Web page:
Considering now (most gracious prince) the inestimable treasure, fruit and prosperity everlasting, that God giveth with his word, and trusting in his infinite goodness that he would bring my simple and rude labour herein to good effect, therefore as the holy ghost moved other men to do the cost hereof, so was I boldened in God, to labor in the same. Again, considering your Imperial majesty not only to be my natural sovereign liege Lord and chief head of the church of England, but also the true defender and maintainer of God's laws, I thought it my duty and to belong unto my allegiance, when I had translated this Bible, not only to dedicate this translation unto your highness, but wholy to commit it unto the same: to the intent that if anything therein be translated amiss (for in many things we fail, even when we think to be sure) it may stand in your grace's hands, to correct it, to amend it, to improve it, yea and clean to reject it, if your godly wisdom shall think it necessary. And as I do with all humbleness submit mine understanding and my poor translation unto the spirit of truth in your grace, so make I this protestation (having God to record in my conscience) that I have never wrested nor altered so much as one word for the maintenance of any manner of sect: but have with a clear conscience purely and faithfully translated this out of five sundry interpreters, having only the manifest truth of the scripture before mine eyes, trusting in the goodness of God, that it shall be unto his worship; quietness and tranquility unto your highness; a perfect stablishment of all God's ordinances within your grace's dominion; a general comfort to all Christian hearts, and a continual thankfulness both of old and young unto God, and to your grace, for being our Moses, and for bringing us out of this old Egypt from the cruel hands of our spiritual Pharaoh. For where were the Jews (by ten thousand parts) so much bound unto king Dauid (see 1 Samuel 17) for subduing of great Goliath and all their enemyes, as we are to your grace, for delivering us out of our old Babylonian captivity? For that which deliverance and victory I beseech our only mediator Jesus Christ, to make such means for us unto his heavenly father, that we never be unthankful unto him nor unto your grace, but that we ever increase in the fear of him, in obedience unto your highness, in love unfeigned unto our neighbors, and in all virtue that commeth of God. To whom for the defending of his blessed word (by your grace's most rightful administration) be honor and thanks, glory and dominion, world without end, Amen.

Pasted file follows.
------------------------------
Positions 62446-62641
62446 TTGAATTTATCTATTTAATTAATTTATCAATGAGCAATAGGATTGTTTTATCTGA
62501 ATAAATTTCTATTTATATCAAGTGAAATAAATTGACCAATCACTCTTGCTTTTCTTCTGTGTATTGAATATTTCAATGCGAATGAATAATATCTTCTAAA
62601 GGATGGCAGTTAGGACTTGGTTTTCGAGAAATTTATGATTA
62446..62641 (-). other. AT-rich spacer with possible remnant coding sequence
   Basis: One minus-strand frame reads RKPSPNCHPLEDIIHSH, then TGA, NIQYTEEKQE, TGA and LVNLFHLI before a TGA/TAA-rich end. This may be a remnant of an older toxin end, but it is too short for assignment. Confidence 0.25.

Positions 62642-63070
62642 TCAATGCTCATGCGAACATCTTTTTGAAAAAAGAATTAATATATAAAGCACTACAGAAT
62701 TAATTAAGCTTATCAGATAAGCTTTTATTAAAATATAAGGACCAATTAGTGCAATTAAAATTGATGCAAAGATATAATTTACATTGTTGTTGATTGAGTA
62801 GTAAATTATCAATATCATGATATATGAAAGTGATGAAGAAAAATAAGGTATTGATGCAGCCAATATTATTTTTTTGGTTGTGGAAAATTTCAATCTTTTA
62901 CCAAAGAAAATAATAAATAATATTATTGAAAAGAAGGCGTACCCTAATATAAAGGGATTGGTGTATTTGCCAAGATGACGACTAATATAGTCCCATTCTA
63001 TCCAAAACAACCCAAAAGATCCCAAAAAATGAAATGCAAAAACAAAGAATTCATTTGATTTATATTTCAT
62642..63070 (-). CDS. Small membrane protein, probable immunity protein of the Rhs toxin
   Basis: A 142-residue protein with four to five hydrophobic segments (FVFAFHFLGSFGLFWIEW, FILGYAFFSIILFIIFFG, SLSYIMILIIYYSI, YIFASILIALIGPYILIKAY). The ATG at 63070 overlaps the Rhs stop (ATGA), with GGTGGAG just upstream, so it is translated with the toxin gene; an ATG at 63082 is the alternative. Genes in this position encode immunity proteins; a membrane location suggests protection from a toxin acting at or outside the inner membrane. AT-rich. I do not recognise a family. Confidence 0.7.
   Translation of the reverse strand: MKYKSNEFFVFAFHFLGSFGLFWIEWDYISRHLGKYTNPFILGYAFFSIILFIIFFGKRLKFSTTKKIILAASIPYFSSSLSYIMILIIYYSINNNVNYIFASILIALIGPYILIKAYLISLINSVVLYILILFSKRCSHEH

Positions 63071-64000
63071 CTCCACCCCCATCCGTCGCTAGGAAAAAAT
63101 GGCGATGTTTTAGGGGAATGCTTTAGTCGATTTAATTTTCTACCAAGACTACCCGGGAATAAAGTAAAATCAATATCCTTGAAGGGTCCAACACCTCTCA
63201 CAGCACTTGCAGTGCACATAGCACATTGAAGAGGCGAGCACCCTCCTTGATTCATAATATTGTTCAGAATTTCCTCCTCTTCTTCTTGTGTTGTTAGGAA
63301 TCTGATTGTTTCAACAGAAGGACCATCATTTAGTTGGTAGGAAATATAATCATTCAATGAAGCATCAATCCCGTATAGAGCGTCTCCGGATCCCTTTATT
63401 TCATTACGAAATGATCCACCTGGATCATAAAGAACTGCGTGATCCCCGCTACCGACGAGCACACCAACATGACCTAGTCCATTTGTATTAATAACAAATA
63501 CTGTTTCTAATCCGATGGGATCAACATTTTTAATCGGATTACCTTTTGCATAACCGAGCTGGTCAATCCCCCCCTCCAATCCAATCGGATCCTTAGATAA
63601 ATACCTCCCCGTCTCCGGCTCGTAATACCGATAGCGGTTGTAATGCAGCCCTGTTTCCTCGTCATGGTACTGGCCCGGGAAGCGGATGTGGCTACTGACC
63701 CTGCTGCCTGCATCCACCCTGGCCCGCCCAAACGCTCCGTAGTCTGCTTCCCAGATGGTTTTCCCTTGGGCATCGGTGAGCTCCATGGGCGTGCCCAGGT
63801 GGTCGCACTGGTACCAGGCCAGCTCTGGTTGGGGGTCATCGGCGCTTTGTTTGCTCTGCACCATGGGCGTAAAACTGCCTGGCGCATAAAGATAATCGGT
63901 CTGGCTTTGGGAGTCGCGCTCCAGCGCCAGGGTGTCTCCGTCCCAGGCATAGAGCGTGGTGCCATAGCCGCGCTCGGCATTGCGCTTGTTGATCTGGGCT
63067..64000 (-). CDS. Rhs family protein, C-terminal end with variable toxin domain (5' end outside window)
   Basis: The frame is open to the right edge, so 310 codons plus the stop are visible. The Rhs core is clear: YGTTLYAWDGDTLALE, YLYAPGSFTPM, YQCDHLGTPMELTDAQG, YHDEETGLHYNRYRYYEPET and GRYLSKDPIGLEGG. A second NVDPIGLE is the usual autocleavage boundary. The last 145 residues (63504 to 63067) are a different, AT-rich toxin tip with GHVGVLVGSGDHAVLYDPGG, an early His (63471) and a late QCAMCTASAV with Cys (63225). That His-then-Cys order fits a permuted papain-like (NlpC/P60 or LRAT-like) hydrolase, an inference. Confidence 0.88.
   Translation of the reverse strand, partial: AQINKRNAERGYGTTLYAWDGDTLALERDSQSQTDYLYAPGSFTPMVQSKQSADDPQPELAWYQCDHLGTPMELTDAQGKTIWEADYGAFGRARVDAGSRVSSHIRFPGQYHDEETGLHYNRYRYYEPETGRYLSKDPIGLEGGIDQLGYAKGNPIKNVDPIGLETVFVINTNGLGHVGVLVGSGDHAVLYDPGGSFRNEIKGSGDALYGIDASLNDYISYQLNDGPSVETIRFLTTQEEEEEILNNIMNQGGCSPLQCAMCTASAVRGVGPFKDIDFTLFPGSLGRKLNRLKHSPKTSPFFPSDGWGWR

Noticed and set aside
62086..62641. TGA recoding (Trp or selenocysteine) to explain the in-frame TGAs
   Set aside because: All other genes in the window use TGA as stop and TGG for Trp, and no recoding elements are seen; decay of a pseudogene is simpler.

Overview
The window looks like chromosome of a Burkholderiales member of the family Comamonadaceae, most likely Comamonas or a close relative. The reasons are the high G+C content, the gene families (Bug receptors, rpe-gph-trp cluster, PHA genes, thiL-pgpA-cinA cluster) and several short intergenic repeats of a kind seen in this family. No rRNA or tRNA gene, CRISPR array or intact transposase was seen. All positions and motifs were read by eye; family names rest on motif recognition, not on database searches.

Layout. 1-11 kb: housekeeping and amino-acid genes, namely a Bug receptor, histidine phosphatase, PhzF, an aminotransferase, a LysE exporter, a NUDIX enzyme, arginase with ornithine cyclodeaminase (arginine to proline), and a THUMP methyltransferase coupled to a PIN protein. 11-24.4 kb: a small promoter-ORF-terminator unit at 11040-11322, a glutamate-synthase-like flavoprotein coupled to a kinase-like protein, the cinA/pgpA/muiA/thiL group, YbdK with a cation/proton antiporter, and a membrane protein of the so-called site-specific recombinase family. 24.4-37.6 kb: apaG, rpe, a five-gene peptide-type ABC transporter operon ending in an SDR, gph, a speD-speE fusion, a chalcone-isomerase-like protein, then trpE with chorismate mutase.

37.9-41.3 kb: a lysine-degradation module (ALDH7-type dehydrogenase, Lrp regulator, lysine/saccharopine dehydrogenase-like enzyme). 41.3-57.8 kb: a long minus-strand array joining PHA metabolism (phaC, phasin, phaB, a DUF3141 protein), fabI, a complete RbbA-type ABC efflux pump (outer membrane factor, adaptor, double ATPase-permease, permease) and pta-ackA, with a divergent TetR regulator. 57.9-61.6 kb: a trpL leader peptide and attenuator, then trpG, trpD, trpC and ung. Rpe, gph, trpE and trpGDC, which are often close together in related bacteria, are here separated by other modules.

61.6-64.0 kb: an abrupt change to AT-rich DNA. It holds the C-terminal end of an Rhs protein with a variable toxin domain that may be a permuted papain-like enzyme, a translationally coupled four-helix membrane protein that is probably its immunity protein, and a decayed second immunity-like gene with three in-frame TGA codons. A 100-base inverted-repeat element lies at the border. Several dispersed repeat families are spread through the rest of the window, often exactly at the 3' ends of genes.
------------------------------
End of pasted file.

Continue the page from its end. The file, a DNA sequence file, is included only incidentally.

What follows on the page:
Your grace's humble subject and daily orator, Miles Coverdale.
CONSIDERING How excellent knowlege and learning an interpreter of scripture ought to have in the tongues, and pondering also mine own insufficiency therein, and how weak I am to perform the office of a translator, I was the more loath to meddle with this work.
Notwithstanding whan I considered how great pity it was that we should want it so long, and called to my remembrance the adversity of them, which were not only of ripe knowlege, but would also with all their hearts have performed that they began, if they had not had impediment: considering (I say) that by reason of their adversity it could not so soon have been brought to an end, as our most prosperous nation would fain have had it: these and other reasonable causes considered, I was the more bold to take it in hand. And to help me herein, I have had sundry translations, not only in Latin, but also of the Dutch interpreters: whom (because of their singular gifts and special diligence in the Bible) I have been the more glad to follow for the most part, according as I was required. But to say the truth before God, it was niether my labor nor desire, to have this work put in my hand: nevertheless it grieved me that other nations should be more plenteously provided for with the scripture in their mother tongue, than we: therefore when I was instantly required, though I could not do so well as I would, I thought it yet my duty to do my best, and that with a good will.
Whereas some men think now that many translations make division in the faith and in the people of God, that is not so: for it was never better with the congregation of God, than when every church almost had the Bible of a sundry translation. Among the Greeks had not Origen a special translation? Had not Vulgarius one peculiar, and likewise Chrysostom? Beside the seventy interpreters, is there not the translation of Aquila, of Theodotion, of Symachus, and of sundry other? Again among the Latin men, thou findest that every one almost used a special and sundry translation: for in so much as every bishop had the knowledge of the tongues, he gave his diligence to have the Bible of his own translation. The doctors, as Hireneus, Cyprianus, Tertullian, S. Jerome, S. Augustine, Hilarius and S. Ambrose upon diverse places of the scripture, read not the text all alike.